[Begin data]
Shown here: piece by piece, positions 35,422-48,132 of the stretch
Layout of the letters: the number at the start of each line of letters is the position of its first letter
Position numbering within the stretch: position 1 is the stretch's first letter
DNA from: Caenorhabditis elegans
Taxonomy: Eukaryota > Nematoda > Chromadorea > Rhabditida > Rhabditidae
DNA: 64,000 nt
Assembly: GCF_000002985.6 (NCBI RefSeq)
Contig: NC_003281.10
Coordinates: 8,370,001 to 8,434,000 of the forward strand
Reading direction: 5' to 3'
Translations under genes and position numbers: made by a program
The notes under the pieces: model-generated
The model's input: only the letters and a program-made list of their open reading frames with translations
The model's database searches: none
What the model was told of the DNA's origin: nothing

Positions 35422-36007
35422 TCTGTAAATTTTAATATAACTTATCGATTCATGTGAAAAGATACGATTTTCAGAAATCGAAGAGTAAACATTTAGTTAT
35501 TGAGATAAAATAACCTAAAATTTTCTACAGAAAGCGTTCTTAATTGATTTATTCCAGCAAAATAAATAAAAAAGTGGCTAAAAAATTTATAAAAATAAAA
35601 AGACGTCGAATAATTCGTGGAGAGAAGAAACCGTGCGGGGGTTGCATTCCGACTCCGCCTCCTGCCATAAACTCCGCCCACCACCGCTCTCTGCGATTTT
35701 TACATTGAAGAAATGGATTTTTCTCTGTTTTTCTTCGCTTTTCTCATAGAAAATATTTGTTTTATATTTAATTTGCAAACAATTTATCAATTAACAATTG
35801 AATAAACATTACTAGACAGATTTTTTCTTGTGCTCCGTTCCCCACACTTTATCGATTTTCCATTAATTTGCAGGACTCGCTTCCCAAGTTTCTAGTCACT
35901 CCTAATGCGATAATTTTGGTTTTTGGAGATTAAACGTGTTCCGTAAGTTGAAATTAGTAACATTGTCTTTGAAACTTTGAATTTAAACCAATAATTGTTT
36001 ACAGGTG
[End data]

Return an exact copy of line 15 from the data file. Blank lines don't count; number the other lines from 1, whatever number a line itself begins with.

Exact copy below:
What the model was told of the DNA's origin: nothing